No Age: Weirdo Rippers

No Age
Weirdo Rippers
Fat Cat

Somewhere on No Age's "Loosen This Job," in the thatch of Randy Randall's guitar noise and the spiny drum clicks of Dean Spunt, one can just make out Randall's yelp of "Why are there so many records in my life?" Or so it seems. Recently interviewed on the Paper Thin Walls website, Randall reveals that he actually says, "records of my life," but such misinterpretation suits them, too. They can also be paranoid about T.I.A. while obsessing over their Troubleman Unlimited seven-inch collection.

This young L.A.-based duo surround themselves with records in more ways than one: They extol the virtues of everyone from Greg Ginn to Kevin Shields, Pavement to Karp, while simultaneously releasing a spate of singles on five different DIY labels (Teenage Teardrops, Deleted Art, Youth Attack, Upset the Rhythm, and Post Present), all on the same day! Those sides are conveniently collected on Weirdo Rippers, a brusque and invigorating half-hour of ambient guitar baths and guttural outbursts. While opener "Every Artist Needs a Tragedy" cloaks itself in the type of static that Pavement did circa Perfect Sound Forever, they then go full throttle on "Boy Void."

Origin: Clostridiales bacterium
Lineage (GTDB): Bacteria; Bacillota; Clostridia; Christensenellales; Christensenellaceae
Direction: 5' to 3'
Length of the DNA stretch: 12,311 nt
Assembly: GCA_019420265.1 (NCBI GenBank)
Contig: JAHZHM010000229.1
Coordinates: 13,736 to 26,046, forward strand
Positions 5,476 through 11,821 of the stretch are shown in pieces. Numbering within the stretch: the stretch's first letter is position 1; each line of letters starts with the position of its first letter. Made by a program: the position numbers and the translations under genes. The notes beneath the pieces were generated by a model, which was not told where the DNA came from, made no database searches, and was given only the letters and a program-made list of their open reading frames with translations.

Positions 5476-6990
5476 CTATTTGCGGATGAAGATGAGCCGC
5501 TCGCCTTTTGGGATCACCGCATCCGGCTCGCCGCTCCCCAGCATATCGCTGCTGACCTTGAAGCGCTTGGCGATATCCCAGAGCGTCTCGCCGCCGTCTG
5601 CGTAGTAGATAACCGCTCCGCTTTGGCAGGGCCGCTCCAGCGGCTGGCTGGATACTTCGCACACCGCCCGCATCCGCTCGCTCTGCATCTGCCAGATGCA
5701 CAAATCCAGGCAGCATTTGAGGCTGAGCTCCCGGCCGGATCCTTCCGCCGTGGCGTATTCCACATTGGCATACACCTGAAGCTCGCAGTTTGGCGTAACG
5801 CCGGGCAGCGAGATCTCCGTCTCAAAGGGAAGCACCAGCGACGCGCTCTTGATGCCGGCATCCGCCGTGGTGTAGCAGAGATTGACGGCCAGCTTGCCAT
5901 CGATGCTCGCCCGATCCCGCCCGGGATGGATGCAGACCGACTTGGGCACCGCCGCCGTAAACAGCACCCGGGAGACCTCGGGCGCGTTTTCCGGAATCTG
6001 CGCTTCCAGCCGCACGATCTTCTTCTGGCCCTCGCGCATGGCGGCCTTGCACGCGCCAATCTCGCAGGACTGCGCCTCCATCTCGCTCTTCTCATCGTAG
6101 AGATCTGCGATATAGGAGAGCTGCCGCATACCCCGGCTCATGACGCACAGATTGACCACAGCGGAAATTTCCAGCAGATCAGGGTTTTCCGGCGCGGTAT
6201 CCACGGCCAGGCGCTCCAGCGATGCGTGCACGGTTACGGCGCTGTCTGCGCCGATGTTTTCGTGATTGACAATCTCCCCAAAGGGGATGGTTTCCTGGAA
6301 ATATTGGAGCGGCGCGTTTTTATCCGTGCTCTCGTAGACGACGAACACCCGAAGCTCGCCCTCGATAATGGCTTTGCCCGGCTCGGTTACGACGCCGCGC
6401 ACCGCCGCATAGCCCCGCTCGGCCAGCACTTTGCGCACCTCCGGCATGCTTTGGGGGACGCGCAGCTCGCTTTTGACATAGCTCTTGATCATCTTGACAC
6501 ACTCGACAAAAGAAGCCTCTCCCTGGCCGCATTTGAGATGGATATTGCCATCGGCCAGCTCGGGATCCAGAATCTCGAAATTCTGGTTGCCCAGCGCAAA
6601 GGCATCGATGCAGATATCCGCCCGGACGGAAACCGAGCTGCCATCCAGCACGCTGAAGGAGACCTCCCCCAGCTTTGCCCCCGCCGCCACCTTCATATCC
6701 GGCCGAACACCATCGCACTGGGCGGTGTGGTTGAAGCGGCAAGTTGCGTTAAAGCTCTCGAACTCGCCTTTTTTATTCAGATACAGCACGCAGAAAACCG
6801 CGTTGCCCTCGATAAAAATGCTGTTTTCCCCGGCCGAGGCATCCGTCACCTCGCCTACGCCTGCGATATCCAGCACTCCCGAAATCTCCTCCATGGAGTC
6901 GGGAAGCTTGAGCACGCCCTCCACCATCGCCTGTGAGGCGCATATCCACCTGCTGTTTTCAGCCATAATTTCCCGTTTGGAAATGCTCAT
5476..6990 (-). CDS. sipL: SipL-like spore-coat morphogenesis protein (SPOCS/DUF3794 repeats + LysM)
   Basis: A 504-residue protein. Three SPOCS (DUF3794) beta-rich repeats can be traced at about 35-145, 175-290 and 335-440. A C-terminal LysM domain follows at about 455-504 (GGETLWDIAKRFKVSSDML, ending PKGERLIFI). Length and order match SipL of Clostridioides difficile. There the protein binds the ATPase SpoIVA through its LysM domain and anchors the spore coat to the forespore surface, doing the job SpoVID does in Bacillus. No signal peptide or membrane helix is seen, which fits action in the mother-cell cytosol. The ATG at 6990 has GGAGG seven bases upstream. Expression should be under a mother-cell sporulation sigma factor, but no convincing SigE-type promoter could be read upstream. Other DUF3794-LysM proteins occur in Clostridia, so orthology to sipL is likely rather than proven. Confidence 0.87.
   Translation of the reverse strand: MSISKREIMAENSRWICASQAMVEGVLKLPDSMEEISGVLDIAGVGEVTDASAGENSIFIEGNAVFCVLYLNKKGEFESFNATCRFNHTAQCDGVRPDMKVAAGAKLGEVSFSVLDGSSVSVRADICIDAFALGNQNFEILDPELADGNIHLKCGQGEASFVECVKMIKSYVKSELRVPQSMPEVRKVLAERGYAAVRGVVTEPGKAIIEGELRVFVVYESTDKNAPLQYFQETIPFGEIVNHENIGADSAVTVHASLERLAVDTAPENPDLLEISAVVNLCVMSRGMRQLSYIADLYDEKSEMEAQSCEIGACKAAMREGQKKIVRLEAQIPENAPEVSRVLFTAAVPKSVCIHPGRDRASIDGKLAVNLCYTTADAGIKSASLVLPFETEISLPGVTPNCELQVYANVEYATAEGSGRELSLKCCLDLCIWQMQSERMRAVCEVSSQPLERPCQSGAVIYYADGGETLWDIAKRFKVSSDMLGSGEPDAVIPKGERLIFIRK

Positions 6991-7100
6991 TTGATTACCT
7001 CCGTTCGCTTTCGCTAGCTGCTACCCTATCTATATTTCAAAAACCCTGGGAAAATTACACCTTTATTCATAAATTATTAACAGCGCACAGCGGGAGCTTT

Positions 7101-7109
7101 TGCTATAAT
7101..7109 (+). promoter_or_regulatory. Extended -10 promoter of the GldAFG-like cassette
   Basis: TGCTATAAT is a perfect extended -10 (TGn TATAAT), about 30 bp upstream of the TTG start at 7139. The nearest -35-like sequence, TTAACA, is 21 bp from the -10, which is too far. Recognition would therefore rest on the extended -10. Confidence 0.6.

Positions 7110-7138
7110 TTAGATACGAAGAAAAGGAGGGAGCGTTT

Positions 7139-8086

Throughout, No Age prove themselves adept not just at nailing four-track texture, but crafting catchy punk hooks, too. On standout "Dead Plane," the duo loose three minutes of feedback bliss before plunging into three-chord fuzz redolent of the Ramones, had they copped both Brian Eno's adenoidal British accent and his Discreet Music tendencies.

 
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